Philippines climbing and information about visiting

Climbing Regions

Climbing in the Philippines can be a big adventure for some or just a walk in the park of others.  Some of the areas are easy to get to and others are not.  There are four Regions of climbing: Luzon, Visayas, Mindanao and Palawan. Climbing, for the most part, is a new sport here. As a result, there has not been much development of access and routes.  There is great potential for new routes and areas are very open. PH_Region_Map

Luzon is the region that has most of the known established areas.  One of the reasons for this is Luzon is the main island and the location of Manila, the capital city. Luzon is the northern - most island and also has the largest population. The most established areas in Luzon are Montalban and Atimonan.

Visayas region is to the south of Luzon and is made up of five main islands: Panay, Cebu, Negros, Leyte and Samar. Cebu is the center of the Visayas Region and also where the main established area is.

Mindanao is the most southern region and has four areas. Mindanao is also home to the highest mountain in the Philippines, Mount Apo – which means “grandchild.” It is 2,954 meters (9,692 feet) high and overlooks the city of Davao to the northeast.

Palawan is located to the west of Visayas Region. This area has few established areas but has great potential.  Palawan is also the best region for deep water soloing (DSW)


Philippines, The About!

General:  The Philippines is an archipelago of 7,107 islands and is located in the Ring of Fire.  A population of about 92 million people makes it the 12th most populous country in the world.  Tagalog and English are both official languages of the country.  Just about all Filipinos speak and understand English so traveling is fairly easy.  As a side note, there are eight regional languages that are designated by the government. The primary religion is Christian with most being Roman Catholic.

Weather: You are in the tropics, it’s hot and humid. The temps are the average minimum and maximum and can be higher or lower.  The average low humidity in April is around 64% with an average high of 82% in August & September.  There are three seasons:

  • The hot dry season (tag init) or summer (tag araw) from March – May; temps range from 24C (76F) to 34C (95F).
  • The rainy season (tag ulan) from June – November with temps from 24C (76F) to 31C (88F).
  • The cool dry season (tag lamig) from December – February, with lows of 22C (72F) and highs of 30C (86F).  This is the best season for climbing in the Philippines.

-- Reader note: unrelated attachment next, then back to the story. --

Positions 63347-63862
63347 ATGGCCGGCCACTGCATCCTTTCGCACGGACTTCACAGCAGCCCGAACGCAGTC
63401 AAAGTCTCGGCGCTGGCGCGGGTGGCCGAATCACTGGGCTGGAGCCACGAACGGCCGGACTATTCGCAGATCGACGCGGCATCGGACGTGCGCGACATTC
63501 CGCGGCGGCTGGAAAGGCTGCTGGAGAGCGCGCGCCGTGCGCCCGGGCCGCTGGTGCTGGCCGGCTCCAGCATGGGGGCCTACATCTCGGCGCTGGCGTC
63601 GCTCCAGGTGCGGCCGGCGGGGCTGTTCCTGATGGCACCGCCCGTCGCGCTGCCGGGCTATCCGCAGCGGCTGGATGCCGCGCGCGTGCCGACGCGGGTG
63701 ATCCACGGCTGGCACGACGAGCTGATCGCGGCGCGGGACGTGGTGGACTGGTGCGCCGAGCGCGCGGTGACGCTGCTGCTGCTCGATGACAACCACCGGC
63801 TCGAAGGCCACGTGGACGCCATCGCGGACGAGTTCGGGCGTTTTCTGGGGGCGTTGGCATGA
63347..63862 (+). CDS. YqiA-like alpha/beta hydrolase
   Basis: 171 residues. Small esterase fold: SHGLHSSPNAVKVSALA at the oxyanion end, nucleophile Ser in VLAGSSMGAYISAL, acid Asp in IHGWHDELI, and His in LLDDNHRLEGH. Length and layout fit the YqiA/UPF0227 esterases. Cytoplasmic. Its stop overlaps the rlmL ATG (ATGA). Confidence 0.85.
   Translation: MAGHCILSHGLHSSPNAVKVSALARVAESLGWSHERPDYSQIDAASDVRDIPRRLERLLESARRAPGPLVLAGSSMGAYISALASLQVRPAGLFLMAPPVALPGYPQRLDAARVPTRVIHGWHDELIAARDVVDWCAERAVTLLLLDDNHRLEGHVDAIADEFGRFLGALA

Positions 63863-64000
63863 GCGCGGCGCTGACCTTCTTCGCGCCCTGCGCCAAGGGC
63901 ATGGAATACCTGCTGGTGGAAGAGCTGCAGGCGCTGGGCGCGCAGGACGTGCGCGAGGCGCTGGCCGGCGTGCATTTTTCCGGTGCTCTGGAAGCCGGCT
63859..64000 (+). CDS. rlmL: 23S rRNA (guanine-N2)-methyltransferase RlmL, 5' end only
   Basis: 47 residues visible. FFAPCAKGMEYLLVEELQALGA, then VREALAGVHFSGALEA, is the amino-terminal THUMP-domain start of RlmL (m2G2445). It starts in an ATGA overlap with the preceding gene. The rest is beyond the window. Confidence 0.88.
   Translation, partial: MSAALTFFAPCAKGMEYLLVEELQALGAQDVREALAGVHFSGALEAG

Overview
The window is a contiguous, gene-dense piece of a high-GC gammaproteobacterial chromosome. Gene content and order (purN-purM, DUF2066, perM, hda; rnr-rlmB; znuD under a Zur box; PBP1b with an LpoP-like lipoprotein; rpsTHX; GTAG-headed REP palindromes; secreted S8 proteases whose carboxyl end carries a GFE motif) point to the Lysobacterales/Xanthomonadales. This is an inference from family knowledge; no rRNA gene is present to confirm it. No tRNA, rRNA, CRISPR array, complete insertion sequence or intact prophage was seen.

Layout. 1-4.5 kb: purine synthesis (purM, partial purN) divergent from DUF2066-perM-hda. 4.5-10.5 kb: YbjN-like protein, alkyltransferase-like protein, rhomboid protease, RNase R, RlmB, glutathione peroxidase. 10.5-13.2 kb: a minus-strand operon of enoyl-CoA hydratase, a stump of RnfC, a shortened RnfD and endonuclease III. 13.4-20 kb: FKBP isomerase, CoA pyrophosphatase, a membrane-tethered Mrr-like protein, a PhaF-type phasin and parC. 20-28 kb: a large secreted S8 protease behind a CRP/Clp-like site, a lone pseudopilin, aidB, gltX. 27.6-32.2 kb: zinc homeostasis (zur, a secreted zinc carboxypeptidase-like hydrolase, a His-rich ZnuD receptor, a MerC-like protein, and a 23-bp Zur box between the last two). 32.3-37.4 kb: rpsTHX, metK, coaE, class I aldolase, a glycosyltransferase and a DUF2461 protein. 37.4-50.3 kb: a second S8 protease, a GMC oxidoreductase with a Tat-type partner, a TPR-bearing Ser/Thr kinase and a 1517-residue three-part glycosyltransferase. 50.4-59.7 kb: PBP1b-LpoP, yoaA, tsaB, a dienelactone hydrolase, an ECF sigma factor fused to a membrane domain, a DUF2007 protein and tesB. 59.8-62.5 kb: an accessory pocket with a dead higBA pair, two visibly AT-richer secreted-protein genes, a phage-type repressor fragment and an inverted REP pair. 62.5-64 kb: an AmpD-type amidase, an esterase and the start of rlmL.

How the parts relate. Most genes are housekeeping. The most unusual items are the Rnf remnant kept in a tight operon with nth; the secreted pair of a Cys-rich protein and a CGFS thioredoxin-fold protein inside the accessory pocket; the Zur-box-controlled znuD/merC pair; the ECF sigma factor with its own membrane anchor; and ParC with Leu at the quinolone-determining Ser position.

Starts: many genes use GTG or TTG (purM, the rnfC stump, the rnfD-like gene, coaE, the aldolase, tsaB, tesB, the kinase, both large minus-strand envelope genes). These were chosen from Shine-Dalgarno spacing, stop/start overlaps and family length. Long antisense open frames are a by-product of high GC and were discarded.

Traveling: Traveling around the Philippines can be an adventure in itself.  Public transportation is readily available, but Jeepneycan be somewhat overwhelming to use.  After you understand the system it is very easy to get around but will take some time to get to your destination because the traffic is very bad here.  The use of taxies will get you any were you need to go but make sure the driver is using the meter and not giving you a fixed rate.  Always ask the driver before you get in the taxi to see if he will take you where you want to go, some drivers will not take you to some places, not because it is a bad area, but he will lose money taking you there and having to drive back to his area of operation.  The other thing you can do is to hire a drive for around 5,000 Peso; with that cost you have him for the day.

Lodging: One of the great parts about the Philippines is affordability for the traveling climber.  The prices generally reflect quality; ranging from 500 peso to 8,000+ pesos a night.  You get what you pay for, but sometimes you can find a gem of a place for a great price.

(More to Come on Lodging)

Safety: You will hear a lot about the Philippines being a dangerous place to visit. There are no more dangers here than anywhere else.  You need to be careful any where you travel outside of your home country, but then again for some their home country is just as dangerous or more.  To learn about the problem areas contact your country’s State Department.

Health Care: The doctors are good, but the problem with getting to them in a timely manner in an emergency is another thing; plus the location of the climbing areas makes it even harder.


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